When packing out an elk on your back, you need to make every load count. While leaving bones in the quarters might make handling and hanging easier, it does you no favors as you hike back to the truck. A mature bull weighs roughly 400 pounds, field dressed. Roughly 200 pounds of that is head, hide and bone. A good way to ditch 30 pounds or more is to bone out an elk’s hindquarter. Here’s how you do it.
- After dressing the elk, keep the elk on its back and skin the hindquarter up to the start of the backstrap along the spine.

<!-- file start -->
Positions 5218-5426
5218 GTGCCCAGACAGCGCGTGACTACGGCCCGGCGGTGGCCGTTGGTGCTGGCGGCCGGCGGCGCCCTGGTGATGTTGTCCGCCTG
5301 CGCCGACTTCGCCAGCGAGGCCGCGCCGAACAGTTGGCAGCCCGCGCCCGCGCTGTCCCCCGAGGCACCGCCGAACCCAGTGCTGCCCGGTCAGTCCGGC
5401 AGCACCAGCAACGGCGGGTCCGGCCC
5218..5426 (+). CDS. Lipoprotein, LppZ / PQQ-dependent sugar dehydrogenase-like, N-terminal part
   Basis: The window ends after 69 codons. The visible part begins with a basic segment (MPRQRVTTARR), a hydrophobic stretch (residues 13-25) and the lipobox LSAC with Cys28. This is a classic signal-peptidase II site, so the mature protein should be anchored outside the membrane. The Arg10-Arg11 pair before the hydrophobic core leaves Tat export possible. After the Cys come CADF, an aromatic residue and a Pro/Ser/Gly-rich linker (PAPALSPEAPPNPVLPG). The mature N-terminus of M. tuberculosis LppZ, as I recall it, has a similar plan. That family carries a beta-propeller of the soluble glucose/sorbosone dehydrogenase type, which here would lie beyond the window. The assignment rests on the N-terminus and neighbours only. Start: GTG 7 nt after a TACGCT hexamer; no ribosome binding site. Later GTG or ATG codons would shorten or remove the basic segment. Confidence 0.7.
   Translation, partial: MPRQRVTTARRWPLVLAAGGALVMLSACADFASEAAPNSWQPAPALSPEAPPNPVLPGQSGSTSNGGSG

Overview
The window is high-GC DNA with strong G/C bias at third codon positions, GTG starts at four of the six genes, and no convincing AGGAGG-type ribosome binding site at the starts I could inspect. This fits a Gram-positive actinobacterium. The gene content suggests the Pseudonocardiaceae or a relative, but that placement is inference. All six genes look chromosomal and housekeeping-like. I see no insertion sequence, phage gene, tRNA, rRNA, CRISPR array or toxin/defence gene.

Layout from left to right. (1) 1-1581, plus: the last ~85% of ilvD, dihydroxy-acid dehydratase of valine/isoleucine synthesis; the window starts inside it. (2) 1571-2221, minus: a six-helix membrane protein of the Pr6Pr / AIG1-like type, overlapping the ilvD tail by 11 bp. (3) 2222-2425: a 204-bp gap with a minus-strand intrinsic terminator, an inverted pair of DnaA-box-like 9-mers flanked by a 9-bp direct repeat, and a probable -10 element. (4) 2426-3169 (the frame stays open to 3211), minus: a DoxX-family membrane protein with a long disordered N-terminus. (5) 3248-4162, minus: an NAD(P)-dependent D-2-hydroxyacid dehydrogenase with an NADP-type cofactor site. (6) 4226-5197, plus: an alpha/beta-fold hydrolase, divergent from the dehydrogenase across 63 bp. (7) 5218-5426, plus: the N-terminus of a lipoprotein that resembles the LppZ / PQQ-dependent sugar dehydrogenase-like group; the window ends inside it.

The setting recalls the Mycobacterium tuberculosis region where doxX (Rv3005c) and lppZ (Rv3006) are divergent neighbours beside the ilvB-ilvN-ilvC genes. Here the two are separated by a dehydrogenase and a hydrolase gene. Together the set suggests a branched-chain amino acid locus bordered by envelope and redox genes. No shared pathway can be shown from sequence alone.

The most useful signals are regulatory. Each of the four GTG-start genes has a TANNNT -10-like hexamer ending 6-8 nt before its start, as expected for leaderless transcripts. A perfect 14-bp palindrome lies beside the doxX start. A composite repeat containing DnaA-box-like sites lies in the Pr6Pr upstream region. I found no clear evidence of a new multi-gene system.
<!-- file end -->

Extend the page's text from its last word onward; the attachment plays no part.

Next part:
- Find the ball and socket joint on the inside of the leg. At that joint, trace the top of the bone with your knife, cutting the meat as you work your way down to the knee joint.
- Work your knife around the entire femur, until you trim all the meat away. Than make two cuts—one just above the knee joint and one behind. Ideally, the meat should fall off in one big chunk.
- On your butcher table at home, break down the chunk using a filet knife, following the natural lines of the muscle. Soon you’ll see the all those steaks and roasts unfold before your eyes.